Wednesday, December 21, 2011

Unemployment Compensation Over Time

Copyright, The New York Times Company

The propensity of unemployed people to receive unemployment benefits reached historical highs after the 2008-9 recession and may indicate that benefit rules have more impact on the economy than ever before. The changing aggregate impact of unemployment insurance may be worth considering as Congress debates benefit extensions.

Unemployment insurance offers funds, for a limited eligibility period (now up to 99 weeks), to “covered” people who lost their jobs and have yet been unable to find and start a new job.

Some economists suggest that unemployment insurance prolongs unemployment because recipients have to give up their benefits as soon as they find and start a new job, or return to working at a previous job.

Some economists also say they believe that unemployment insurance stimulates spending because unemployed people are thought to spend most, if not all, of the money they have on hand.

But neither of these effects can operate unless people take part in the program.

Historically, many of the jobless have not collected unemployment benefits because of ineligibility, lack of awareness or unwillingness to do so.

The chart below graphs the recipiency rate — the percentage of people unemployed who are collecting unemployment benefits that week — to 1986. It was calculated from weekly data, then averaged over 52 weeks to remove some of the large seasonal patterns.

The percentage is always well under 100, fluctuating from 31 to 68 percent. The peak recipiency rates seem to follow recessions; three national recessions have occurred since 1986, in 1990-91, 2001 and 2008-9. Previous studies covering the period 1960-94 found a similar pattern (although perhaps no recipiency rate peak was found after the 1981-82 recession), with a maximum recipiency rate for all 35 years of about 50 percent.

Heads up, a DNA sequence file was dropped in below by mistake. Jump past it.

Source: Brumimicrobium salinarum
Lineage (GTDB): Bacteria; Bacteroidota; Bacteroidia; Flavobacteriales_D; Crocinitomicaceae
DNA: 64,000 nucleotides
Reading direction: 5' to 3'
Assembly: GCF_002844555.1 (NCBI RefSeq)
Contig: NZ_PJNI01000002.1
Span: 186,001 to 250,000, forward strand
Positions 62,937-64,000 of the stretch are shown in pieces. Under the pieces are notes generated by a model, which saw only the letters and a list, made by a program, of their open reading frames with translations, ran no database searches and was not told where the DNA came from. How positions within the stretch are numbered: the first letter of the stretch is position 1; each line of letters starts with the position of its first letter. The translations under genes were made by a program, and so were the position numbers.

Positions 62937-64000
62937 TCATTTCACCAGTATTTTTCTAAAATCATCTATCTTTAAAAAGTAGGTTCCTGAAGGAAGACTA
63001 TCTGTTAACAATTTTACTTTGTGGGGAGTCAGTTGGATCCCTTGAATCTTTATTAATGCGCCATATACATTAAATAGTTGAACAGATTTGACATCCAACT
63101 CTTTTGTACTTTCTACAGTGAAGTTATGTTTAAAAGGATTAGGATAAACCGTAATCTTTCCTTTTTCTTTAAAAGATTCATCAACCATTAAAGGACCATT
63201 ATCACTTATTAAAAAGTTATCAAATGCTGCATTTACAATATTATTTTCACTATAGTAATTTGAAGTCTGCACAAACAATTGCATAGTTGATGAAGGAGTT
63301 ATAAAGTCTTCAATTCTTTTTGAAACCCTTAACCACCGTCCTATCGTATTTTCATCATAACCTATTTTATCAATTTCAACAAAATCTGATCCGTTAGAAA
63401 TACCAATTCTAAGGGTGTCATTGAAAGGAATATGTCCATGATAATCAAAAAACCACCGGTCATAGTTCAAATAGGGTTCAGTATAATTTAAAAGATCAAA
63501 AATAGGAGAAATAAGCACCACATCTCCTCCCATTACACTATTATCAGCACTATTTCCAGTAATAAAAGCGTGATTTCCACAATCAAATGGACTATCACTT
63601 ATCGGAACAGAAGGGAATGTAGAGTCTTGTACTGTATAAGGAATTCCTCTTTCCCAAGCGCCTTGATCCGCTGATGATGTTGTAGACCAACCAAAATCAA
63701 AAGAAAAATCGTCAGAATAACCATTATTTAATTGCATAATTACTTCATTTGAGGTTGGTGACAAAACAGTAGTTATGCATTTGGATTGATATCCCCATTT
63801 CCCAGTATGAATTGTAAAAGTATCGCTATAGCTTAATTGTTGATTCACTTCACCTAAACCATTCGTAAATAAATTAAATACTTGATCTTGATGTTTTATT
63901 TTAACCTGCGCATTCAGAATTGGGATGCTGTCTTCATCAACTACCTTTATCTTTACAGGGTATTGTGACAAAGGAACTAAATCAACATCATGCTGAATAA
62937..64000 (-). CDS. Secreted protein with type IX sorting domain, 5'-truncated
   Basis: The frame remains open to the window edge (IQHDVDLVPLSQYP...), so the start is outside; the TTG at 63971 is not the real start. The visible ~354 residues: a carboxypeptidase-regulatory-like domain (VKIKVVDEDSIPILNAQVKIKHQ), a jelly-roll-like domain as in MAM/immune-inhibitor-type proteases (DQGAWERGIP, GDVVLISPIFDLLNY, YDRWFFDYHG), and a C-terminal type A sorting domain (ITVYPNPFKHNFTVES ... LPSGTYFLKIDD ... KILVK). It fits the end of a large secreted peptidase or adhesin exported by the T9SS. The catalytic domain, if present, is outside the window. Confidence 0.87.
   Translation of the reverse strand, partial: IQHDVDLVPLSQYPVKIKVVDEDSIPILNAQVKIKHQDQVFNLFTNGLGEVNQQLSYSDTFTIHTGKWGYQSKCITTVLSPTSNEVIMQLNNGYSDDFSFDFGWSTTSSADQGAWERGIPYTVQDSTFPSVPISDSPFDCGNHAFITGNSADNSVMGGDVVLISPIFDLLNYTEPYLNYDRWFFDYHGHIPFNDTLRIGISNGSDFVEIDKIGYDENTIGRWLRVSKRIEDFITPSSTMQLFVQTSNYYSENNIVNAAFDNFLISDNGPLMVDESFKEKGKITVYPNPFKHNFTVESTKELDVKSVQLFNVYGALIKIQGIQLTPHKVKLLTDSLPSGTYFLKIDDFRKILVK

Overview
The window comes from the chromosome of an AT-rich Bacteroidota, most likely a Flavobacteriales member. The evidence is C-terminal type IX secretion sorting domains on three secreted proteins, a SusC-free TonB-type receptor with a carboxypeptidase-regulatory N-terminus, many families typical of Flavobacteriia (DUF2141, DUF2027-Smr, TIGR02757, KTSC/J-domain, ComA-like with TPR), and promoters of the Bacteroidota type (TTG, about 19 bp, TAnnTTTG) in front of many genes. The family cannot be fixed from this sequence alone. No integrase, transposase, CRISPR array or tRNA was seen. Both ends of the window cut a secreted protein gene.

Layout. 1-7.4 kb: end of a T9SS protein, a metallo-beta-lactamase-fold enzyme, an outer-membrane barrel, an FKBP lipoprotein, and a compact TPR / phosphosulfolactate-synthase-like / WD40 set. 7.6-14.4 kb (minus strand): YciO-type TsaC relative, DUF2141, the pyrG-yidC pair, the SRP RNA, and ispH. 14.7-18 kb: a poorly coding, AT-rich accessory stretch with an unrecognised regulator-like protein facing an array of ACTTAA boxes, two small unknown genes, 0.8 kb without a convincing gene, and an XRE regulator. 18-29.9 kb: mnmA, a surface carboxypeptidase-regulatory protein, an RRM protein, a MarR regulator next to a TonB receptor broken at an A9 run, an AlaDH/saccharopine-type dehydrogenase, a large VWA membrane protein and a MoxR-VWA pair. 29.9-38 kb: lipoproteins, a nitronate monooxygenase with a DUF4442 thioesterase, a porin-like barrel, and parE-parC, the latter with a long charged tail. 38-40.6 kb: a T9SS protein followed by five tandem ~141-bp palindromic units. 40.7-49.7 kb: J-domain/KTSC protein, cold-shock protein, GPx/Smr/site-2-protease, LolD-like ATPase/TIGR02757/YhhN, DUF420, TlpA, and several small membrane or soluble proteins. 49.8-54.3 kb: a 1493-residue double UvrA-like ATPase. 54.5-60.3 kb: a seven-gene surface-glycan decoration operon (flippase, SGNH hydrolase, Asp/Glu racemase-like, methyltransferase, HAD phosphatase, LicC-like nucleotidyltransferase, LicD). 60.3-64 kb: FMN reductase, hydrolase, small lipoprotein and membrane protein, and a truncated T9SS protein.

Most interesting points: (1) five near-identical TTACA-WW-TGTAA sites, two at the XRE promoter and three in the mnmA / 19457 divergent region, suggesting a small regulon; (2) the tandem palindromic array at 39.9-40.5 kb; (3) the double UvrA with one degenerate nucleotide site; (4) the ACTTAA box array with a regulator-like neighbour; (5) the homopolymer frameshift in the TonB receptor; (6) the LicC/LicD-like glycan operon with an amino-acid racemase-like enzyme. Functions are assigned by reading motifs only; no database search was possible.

Some unemployed people cannot collect benefits because they quit their jobs, rather than being laid off. But quits are less common during recessions, one reason the recipiency rate is greatest during recessions.

Another reason that recessions can have high recipiency rates is that, by law, benefit eligibility periods are longer during recessions. Laws often increase the eligibility periods by a greater percentage than the average duration of unemployment increases, with the result that a larger percentage of the unemployed are eligible for benefits.

Among other things, the 2009 American Reinvestment and Reinvestment Act expanded eligibility for unemployment insurance by encouraging states to adopt an “alternative base period” benefit calculation rule that allowed a number of people with weak employment histories to qualify for benefits.

Long-term comparisons of recipiency rates are tricky because the data sources change and because of secular changes in the composition of unemployed, but it appears that recipiency rates were higher during 2009 than they have been in 50 years, and perhaps ever.

With such a large percentage of unemployed people receiving benefits, the potential employment and spending effects of those benefits may be greater than ever.


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